Gorgeous Gaillardias

You’ll often see these companions – blackeyed Susans and Indian blankets. Click image for larger view.

By the time gaillardias get around to blooming all the hoopla of bluebonnets and Indian paintbrushes is over. Folks are moving on to thoughts of peaches, watermelons, and summer vacations.

That’s a shame, because these plants are natural matches for almost any sunny location here in Texas. You’ll see them growing along the Texas coast all the way up through Central Texas and out into the plains.

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Known perhaps by more people as “Indian blankets,” these flowers grow in poor soils, and the seed is inexpensive, plus they’ll be in bloom for weeks from late April through mid-summer depending on locale.

Gaillardias are popular with the pollinators, too.

They reseed freely as long as you don’t mow them too soon. All they ask is sun, good drainage, and a chance to prove themselves in your wildflower and pollinator gardens.

Our annual type is Gaillardia pulchella from the Aster Family. Its brick-red flowers are tipped in bright yellow.

Arizona Sunset hybrid gaillardias display the rich shades of the desert twilight.
Hybrid Golden Gaillardias are, as their name describes, rich gold with only a hint of the traditional red.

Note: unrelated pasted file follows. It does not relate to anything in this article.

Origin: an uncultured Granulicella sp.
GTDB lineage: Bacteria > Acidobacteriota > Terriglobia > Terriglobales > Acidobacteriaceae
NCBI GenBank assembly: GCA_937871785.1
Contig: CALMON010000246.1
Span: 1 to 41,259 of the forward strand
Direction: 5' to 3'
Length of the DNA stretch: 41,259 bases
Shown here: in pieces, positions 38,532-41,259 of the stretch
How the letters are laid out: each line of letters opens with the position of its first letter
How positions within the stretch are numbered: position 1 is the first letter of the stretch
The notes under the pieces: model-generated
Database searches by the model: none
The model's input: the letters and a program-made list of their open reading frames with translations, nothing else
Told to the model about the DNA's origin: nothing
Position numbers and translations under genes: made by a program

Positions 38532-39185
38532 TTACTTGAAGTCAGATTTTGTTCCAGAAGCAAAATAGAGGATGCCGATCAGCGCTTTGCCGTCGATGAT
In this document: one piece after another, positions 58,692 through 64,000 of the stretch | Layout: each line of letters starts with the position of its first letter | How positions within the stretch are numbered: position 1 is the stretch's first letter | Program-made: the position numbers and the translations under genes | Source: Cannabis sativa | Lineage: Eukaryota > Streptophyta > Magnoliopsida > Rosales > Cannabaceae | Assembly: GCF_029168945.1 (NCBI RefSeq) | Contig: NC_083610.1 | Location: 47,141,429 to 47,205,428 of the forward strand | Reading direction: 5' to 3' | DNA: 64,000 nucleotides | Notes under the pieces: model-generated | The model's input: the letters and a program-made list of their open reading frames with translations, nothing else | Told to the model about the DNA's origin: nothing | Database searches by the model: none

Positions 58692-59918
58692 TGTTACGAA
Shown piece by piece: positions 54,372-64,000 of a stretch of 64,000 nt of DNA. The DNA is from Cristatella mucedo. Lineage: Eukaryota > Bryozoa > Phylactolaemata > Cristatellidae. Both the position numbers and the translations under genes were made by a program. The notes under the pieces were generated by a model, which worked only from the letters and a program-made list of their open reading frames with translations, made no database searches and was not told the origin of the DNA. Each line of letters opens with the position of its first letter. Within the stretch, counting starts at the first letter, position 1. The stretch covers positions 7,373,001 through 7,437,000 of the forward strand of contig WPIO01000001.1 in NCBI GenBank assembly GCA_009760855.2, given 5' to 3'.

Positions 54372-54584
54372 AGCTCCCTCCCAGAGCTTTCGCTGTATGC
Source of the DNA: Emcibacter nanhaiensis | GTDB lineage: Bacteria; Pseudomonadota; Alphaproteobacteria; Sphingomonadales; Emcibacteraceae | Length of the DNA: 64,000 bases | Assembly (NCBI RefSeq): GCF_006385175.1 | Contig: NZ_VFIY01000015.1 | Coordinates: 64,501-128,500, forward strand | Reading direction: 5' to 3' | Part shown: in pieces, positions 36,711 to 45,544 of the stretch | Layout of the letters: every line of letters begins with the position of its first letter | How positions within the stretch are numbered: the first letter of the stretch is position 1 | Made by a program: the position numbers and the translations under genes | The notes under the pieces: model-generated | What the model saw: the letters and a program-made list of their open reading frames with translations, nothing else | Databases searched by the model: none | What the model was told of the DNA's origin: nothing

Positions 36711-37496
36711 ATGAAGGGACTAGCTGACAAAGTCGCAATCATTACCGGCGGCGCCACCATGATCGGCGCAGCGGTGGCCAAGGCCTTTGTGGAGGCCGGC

Perennial hybrid types have a variety of colors, generally reds with shades of gold mixed in. Most gaillardias grow to be 12 to 16 inches tall and wide. Hybrid types, of course, will not reproduce true from their seeds.

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Personal note: It’s just one guy’s opinion, but I have found the annual wildflower types to be easier and more rewarding over the long haul.

Seeds of the annual wildflower type are in most wildflower seed racks. They’re also sold in packets and bulk by Wildseed Farms of Fredericksburg TX (wildseedfarms.com). Many other wildflower seed sources also offer them.

Pay a little attention to what’s blooming alongside our highways right now. You might make a new friend.

Posted by Neil Sperry
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